ALLOUEZ — The icicles hanging in the trees might add a faint glimmer that looks like hope to a burned-out scene in Neopit.
In the early morning hours of Friday, Feb. 20, fire broke out in the rectory/food pantry at St. Anthony Parish, reducing the structure to rubble by dawn.
“No, no one was hurt,” said Norbertine Fr. David McElroy, pastor. “Thanks be to God.”
The priest, who resides at St. Michael Parish in Keshena, was not on the grounds when the fire broke out just after midnight. He said the rectory stood exactly 54 feet from the church, which was not damaged. The nearby Menominee Tribal School — once the parish’s school building — was not in session Friday.
A watchman at the tribe’s lumber mill across the river spotted the fire and alerted the fire department.
The rectory housed the parish’s food pantry and Fr. McElroy said that it was “full of commodities.” He said there were a lot of canned goods and meat in freezer. “Diapers were a big loss,” he added. “And we had a lot of clothes — good, decent clothes — that people had donated recently.”
Fr. McElroy said the parish is moving the pantry to the nearby community center.
“We’re trying to get the pantry open as quickly as possible,” he told The Compass on Feb. 23, “because it would be wrong not to, with it as cold as it is.”
The priest said the cause of the fire is not yet determined, but the rectory, built in the 1950s, had been heated by a wood stove, which was being used a lot during the current cold weather.
Also lost were cherished mementoes of Fr. Dave Kiefer, who had served at the parish for more than 20 years. He died in May of 2011. Sitting amidst the rectory rubble was his half-burned recliner.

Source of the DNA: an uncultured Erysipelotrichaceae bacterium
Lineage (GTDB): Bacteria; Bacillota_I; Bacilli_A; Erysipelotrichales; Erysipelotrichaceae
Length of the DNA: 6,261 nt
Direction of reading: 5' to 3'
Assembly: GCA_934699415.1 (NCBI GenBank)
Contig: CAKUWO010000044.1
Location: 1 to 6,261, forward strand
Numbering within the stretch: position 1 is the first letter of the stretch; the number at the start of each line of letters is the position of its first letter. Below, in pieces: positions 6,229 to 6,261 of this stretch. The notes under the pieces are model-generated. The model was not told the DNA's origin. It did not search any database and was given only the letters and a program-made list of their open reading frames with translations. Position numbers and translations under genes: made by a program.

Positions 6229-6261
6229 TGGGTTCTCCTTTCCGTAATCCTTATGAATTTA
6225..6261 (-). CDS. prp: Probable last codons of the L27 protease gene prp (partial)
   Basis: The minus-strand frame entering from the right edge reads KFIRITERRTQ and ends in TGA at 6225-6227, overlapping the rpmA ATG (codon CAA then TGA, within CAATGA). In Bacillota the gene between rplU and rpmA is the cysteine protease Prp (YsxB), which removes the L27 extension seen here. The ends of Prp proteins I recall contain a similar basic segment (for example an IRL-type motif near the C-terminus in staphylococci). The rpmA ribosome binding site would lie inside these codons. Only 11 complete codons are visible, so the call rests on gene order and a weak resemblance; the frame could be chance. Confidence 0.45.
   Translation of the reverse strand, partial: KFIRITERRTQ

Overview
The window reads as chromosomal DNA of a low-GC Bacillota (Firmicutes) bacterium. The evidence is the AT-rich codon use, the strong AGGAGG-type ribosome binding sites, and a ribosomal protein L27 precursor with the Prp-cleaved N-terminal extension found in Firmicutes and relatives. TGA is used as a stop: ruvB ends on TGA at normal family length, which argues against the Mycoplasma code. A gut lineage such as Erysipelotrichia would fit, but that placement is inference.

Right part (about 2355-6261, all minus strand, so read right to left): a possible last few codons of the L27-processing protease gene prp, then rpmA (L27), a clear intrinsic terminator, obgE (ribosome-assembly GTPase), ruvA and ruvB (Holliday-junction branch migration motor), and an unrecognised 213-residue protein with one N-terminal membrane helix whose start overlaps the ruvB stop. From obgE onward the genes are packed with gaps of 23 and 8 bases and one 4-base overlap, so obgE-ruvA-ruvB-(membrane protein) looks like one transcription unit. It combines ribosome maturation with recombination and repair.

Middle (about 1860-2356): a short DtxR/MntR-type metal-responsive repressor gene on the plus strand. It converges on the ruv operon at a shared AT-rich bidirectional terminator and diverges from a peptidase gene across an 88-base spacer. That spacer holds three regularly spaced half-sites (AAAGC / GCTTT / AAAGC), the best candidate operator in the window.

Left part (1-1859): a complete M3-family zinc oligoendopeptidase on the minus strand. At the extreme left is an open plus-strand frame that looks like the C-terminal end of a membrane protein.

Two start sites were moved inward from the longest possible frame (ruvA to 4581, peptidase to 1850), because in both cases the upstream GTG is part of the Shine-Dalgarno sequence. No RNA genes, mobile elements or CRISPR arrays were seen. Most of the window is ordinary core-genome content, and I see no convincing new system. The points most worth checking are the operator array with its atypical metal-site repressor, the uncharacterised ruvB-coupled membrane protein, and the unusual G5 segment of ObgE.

St. Anthony is the home parish for the Menominee nation. Fr. McElroy noted that, while there are only about 200 families in residence, “literally, we have the whole tribe. People will come back from Milwaukee, Chicago, wherever they have moved, to visit, to be buried at St. Anthony. They are lifetime members of the parish.”
St. Anthony was founded in 1909, just one year after the village, and overlooks the Wolf River. The parish was first staffed by Franciscan Fathers serving in Keshena and was a mission parish until 1931. The Franciscans stayed until 1975, when diocesan priests took over its care. The Bay Settlement Franciscan Sisters staffed the parish school from 1913 to 1936, when the Manitowoc Franciscan Sisters replaced them.
The first church — built mostly by labor donated by parish members — was dedicated on Nov. 21, 1909. Some of the funds ($1,000) were donated by Pope Pius X. The present church was built in 1959, also with much donated labor.
“There’s a great community spirit here,” Fr. Kiefer told The Compass at the parish’s centennial in 2009. “(P)eople coming together to get things done and willing to add what they can to any project.”
Fr. McElroy said much the same thing about getting the food pantry going again, saying they were already gathering coat racks and shelving.
About the old rectory and the rubble that’s left, he said, “It looks so sad.”
Donations of money can be sent to the parish at W6700 Church St., Neopit, WI, 54150. Fr. McElroy said that he would also appreciate any food donations from people living nearby.
Many parishes across the diocese know St. Anthony Parish. The parish has traditionally been the poorest in the Green Bay Diocese because Menominee County has high unemployment and poverty rates. Many parishes have adopted the Neopit parish and regularly send food, money and clothing. Fr. McElroy hopes they will be able to help out now.
“Once the insurance funds kick in,” he said, “we won’t need to use parish funds.”